Beware of Mr. Baker: SXSW Review

Colorful, loud doc digs into the peculiar life of one of rock's most bombastic drummers.

Jay Bulger's documentary profiles the storied life of iconic and mercurial Cream drummer Ginger Baker.

AUSTIN - One of rock's underheralded pioneers gets his due in Beware of Mr. Baker, an affectionate but unfawning portrait that finds the drummer of Cream still keeping the beat despite hardships both institutional and self-inflicted (heavy on the latter). Though its theatrical viability isn't certain, the doc feels bigger than the small screen; percussionists and classic rock fans will be delighted wherever they encounter it.

Ginger Baker may have enjoyed only a short stay, in commercial terms, at rock's highest level -- just over two years with Cream, barely half a year in Blind Faith -- but his impact on drumming was monumental. A parade of skin-beaters from Charlie Watts to the Police's Stewart Copeland and Rush's Neil Peart testify here about his impact, with many crediting (or blaming) him for setting the bar for heavy metal bombast.

Baker resents being linked to metal, and as the film's title suggests, he can be ornery with those he feels misunderstand him. In his opening shot, filmmaker Jay Bulger learns this the hard way: Enraged by plans to let Baker's contemporaries comment on camera, the drummer smacks Bulger's nose, hard, with a metal walking stick. When the credits roll, a string of outtakes find Baker insulting the interviewer whenever a question rubs him the wrong way.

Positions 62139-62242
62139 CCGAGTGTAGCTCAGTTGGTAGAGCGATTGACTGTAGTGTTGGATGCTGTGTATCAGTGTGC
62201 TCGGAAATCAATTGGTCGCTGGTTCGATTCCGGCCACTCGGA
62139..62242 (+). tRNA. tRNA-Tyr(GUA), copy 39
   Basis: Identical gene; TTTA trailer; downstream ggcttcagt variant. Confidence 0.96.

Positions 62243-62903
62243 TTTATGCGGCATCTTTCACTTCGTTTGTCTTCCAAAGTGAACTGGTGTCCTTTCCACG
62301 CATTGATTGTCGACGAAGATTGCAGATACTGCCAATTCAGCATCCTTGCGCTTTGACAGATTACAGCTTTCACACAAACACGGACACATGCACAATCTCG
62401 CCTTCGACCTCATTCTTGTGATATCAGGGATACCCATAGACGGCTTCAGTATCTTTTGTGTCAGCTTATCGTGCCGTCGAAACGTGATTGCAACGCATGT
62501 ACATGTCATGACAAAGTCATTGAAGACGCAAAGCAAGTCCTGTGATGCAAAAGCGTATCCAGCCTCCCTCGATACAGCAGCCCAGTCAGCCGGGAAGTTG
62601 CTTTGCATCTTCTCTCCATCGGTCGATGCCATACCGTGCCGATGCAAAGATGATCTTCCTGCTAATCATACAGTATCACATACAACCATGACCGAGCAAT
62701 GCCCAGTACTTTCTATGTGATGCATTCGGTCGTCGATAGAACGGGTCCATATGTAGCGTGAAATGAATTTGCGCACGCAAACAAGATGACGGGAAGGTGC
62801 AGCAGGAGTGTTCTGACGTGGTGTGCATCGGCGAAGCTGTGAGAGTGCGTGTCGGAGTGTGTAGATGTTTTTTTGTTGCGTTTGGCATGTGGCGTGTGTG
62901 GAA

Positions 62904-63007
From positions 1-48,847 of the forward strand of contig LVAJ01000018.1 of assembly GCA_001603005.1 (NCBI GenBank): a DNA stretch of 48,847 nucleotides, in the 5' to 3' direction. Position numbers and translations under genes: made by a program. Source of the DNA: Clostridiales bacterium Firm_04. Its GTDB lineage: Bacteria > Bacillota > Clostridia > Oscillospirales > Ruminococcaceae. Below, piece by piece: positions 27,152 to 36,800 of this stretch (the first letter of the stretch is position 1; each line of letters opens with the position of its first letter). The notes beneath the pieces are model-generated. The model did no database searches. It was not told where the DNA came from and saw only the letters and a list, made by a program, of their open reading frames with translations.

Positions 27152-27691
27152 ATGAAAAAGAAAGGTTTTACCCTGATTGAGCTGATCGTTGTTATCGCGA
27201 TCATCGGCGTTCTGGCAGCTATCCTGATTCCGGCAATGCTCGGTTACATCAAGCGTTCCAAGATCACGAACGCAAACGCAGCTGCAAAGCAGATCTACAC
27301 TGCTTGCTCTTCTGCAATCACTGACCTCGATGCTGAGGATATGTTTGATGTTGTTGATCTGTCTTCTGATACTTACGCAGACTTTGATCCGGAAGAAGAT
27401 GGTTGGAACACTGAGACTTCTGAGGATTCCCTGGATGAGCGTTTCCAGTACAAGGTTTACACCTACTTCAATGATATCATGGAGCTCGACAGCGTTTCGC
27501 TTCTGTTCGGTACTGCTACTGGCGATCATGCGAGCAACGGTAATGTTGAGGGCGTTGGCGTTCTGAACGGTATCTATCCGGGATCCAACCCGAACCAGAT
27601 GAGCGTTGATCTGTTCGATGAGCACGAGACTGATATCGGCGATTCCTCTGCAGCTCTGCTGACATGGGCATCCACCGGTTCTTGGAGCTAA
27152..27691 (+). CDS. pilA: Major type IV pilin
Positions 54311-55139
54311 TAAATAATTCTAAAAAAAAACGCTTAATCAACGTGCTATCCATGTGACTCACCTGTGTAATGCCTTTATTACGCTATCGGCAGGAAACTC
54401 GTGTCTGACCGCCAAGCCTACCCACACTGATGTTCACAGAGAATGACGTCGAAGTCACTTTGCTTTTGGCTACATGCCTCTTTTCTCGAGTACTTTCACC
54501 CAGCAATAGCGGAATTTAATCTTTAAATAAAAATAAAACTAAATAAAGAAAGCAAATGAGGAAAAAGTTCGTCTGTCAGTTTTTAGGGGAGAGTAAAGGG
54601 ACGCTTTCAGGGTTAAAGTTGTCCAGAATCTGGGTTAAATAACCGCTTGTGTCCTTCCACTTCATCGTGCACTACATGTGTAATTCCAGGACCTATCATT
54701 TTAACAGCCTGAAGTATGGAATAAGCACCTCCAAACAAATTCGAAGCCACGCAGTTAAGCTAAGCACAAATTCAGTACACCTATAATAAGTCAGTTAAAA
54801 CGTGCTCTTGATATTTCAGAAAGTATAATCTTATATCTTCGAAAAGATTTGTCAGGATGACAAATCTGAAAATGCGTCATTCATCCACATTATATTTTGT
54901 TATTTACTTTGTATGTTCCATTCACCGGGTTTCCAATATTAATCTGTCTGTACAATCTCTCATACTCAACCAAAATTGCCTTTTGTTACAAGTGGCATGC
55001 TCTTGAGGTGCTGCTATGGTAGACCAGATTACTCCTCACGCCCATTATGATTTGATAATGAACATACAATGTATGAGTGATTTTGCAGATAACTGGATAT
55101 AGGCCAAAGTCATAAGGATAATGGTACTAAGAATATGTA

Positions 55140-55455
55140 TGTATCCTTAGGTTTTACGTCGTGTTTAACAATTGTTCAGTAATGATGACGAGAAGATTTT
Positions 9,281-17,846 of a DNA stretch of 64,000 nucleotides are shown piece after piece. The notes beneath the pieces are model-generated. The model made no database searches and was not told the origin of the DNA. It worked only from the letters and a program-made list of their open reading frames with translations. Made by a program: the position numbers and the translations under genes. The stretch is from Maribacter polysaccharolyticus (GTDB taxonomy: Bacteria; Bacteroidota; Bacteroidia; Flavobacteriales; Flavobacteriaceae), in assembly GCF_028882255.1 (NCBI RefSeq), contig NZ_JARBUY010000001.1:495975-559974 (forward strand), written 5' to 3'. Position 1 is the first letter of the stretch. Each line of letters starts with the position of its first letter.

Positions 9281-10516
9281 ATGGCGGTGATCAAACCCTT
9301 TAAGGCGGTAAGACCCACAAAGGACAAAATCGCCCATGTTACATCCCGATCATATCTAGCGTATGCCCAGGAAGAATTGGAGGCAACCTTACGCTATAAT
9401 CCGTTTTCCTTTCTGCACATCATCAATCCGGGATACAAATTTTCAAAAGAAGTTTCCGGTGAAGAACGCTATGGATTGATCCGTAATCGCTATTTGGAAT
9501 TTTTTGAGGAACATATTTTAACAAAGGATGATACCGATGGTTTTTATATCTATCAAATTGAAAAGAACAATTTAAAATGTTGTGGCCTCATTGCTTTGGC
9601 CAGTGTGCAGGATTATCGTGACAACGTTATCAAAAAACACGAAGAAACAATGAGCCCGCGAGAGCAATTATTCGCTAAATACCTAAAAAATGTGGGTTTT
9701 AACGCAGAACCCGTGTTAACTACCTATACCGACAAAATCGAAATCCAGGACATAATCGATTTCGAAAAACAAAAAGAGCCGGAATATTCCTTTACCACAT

Fortunately he can also be civil, and Bulger lets Baker set the film's pace -- chronologically recounting a career more storied than even many fans realize. We follow (with stylishly grubby animation augmenting the storytelling) from his jazz-obsessed origins through Sixties rock -- and then to years in Africa, where Baker was not just an early appreciator of artists including Fela Kuti, but built one of the continent's most advanced studios to record them.

That studio was eventually shut down by gun-toting soldiers -- perhaps the most extreme end to an episode in Baker's life, but hardly the only dramatically burnt bridge. We meet four wives, a few children, and some love/hate former bandmates, all of whom seem to retain affection and/or admiration for the man despite his misbehavior.

Much of that misbehavior involved drug abuse -- wild-man photos from the Sixties and Seventies alternate between devilish grins and zonked stares -- but Baker also allowed non-narcotic passions, like one for polo horses, to soak up time and money. Though Bulger's camera reveals a man (filmed mostly at home in South Africa) who is now ravaged by hard living and arthritis, it also documents recent performances for rabid fans -- who clearly hope for yet another reinvention by the jazzman born a generation too late to compete on equal footing with Max Roach.

Venue: South By Southwest film festival, Documentary Competition
Production Company: Pugilist at Rest Productions, Insurgent Media
Director-Screenwriter: Jay Bulger
Producers: Andrew Karsch, Fisher Stevens, Erik H. Gordon
Executive Producers: Tony Palmer, Julie Goldman
Director of photography: Eric Robbins
Music: Bill Laswell
Editor: Abhay Sofsky
Sales: Paradigm
No rating, 92 minutes